By supporting Hezbollah and the Hezbe Wahdat, Iran was able to counter, respectively, the American/Zionist coalition and the Soviets, thereby keeping these two groups from threatening the territorial integrity of the Islamic Republic. When Khomeini died in 1989 and was succeeded by Ali Khamenei, who oversaw the transition from a war to a peace economy, Qods was able, along with its parent Sepah, to maintain its level of funding and even to increase its relative importance within the military strategy of Iran.
Having discussed the ideological and strategic origins and purposes of the Qods Force, let us look at its structure and methods of warfare. Apart from its three senior commanders, no names can be attributed to either its leadership or the remainder of the force. Major General Pasdar Qassem Soleimani, presently the most well-known Iranian soldier, has commanded the Qods Force since 1997, and his two deputies are Brigadier General Pasdar Ismail Qaani and Brigadier General Pasdar Ahmad Sabouri. Because all members of Qods are taken from the larger Sepah, one can presume that it retains the same rank structure as its parent, although it is impossible to verify or deny this. Similarly, although the size of the Qods Force can be approximated, its small-level tactical organization can only be guessed at based upon the arrangement of other comparable military units. As indicated previously, Qods has two missions: advising and training of foreign military and police, and clandestine operations. Teams of men for either type of mission may be formed ad hoc out of the service pools of each of the eight directorates suspected to exist. According to the United States Joint Chiefs of Staff, Qods is divided into the following eight directorates:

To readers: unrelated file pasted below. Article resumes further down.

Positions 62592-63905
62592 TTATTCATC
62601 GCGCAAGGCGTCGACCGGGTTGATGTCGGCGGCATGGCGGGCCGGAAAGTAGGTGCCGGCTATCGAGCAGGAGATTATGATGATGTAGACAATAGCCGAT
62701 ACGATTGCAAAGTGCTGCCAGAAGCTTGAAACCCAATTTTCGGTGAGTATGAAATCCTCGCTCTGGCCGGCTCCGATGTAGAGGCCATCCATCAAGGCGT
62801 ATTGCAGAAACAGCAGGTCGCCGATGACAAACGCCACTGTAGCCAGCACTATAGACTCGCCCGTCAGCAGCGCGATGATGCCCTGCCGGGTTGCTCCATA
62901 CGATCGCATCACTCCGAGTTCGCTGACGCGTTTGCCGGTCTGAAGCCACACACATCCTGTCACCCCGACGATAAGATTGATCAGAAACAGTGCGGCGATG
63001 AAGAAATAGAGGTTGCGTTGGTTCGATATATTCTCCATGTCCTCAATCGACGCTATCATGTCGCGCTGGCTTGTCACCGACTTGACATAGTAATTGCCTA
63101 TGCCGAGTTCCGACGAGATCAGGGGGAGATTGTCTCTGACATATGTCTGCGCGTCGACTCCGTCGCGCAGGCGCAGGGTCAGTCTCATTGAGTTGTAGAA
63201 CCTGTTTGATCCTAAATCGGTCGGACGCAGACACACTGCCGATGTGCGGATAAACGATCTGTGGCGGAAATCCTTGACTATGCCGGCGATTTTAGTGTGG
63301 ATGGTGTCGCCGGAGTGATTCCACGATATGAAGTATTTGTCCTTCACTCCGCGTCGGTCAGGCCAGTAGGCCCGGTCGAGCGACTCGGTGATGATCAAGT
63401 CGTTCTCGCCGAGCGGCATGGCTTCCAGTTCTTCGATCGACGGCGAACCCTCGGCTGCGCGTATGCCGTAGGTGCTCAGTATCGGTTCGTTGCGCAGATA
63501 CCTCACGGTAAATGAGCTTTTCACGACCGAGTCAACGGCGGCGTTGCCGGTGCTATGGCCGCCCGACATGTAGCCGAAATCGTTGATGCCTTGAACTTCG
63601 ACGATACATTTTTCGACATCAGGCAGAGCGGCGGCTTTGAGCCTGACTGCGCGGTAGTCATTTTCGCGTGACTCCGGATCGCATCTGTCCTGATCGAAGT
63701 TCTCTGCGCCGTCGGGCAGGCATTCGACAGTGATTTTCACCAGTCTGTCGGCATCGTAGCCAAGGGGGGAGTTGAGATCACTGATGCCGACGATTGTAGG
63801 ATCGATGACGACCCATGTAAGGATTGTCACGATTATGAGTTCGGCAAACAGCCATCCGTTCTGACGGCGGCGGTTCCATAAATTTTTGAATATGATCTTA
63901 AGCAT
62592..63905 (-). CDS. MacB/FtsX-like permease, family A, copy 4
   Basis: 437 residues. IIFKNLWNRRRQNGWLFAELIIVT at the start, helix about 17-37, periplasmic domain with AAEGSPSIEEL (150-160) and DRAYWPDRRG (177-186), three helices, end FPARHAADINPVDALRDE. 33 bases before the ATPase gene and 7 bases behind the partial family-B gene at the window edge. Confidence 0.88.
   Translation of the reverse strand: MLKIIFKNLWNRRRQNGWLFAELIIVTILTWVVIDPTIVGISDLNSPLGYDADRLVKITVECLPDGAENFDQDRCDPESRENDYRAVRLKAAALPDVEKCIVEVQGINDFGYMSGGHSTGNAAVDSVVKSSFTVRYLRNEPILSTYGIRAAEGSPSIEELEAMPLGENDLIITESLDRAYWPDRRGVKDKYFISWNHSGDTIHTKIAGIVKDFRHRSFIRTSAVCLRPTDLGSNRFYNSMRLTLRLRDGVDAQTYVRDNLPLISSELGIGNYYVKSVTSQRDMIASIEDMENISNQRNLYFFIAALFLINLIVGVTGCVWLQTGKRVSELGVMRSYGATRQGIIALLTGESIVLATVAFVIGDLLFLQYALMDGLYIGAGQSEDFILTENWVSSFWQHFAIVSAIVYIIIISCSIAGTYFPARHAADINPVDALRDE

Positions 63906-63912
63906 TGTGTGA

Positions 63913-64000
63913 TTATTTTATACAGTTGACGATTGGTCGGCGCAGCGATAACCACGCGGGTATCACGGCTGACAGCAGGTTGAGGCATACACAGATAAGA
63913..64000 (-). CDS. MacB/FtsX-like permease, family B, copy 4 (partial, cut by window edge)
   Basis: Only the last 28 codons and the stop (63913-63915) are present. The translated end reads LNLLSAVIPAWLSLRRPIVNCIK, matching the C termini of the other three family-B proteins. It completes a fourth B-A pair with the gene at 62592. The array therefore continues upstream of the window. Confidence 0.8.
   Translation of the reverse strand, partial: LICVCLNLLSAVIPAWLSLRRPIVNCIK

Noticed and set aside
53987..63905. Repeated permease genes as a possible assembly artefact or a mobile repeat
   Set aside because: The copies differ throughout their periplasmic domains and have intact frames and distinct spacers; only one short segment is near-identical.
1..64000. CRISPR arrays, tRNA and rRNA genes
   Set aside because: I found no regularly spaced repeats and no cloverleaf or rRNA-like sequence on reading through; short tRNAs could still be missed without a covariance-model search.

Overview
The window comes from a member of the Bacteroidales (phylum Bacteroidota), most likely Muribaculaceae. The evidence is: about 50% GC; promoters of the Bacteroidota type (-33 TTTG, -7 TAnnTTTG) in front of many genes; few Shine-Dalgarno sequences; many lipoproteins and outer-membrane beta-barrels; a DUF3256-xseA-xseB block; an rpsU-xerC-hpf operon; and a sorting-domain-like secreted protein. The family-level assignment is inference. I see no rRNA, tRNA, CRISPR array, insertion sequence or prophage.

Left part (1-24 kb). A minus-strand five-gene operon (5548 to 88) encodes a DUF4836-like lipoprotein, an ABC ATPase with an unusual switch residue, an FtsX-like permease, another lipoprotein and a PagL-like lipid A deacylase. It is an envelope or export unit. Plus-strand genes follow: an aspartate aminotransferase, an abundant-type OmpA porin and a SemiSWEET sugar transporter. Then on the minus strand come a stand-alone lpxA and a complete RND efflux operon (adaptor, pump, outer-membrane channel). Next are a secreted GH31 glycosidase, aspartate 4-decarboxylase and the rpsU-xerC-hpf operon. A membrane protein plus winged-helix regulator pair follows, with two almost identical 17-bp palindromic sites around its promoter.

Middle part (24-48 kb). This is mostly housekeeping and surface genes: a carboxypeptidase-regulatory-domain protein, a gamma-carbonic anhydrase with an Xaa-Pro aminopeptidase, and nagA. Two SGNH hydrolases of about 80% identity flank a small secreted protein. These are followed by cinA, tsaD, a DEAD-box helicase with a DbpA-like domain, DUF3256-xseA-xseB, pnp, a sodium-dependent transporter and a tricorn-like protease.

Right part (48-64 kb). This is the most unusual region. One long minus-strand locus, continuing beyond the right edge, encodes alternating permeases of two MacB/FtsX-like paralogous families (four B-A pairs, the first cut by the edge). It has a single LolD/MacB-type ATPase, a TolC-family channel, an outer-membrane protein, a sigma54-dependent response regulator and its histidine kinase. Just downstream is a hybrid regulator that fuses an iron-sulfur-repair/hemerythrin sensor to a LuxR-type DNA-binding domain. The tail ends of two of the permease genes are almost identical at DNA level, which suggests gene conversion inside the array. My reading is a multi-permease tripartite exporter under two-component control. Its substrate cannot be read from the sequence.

- Saudi Arabia, Kuwait, Qatar, United Arab Emirates, Bahrain, Oman, Yemen (Persian Gulf)
- Israel, Lebanon, Jordan (Middle East)
- Afghanistan, Pakistan, India
- Russia, Ukraine, Belarus, Moldovia, Latvia, Lithuania, Estonia (former-Soviet Union)
- Central and Western Europe and the United States and Canada
- North Africa
Further, US military intelligence suggests that Qods is divided into several branches of specialization:
- Special operations
Because however its operations are unconventional, there is no reason to think that the Qods Force has an organization remarkably different from other secret services. For its clandestine operations, something approaching a commando team of varying size (anywhere from 5 to 15 men led by one or two officers) seems reasonable. Also, there could be organic, permanent units of Qods assigned to each directorate, each with a different operational specialty, and these would invariably be combined-arms units but with the component men varying depending upon what needs to be accomplished. For the advisory and training missions, arguably what constitutes the greatest percentage of Qods assignments, one can imagine an officer/NCO structure corresponding to the level of the ranks needing training; e.g. so many officers of such a rank to train their peers or lower ranking officers, and likewise so many NCOs to train their peers or enlisted men. As a side note, it has been suggested that Qods trains most of its clients in either the Sudan or in Iran itself.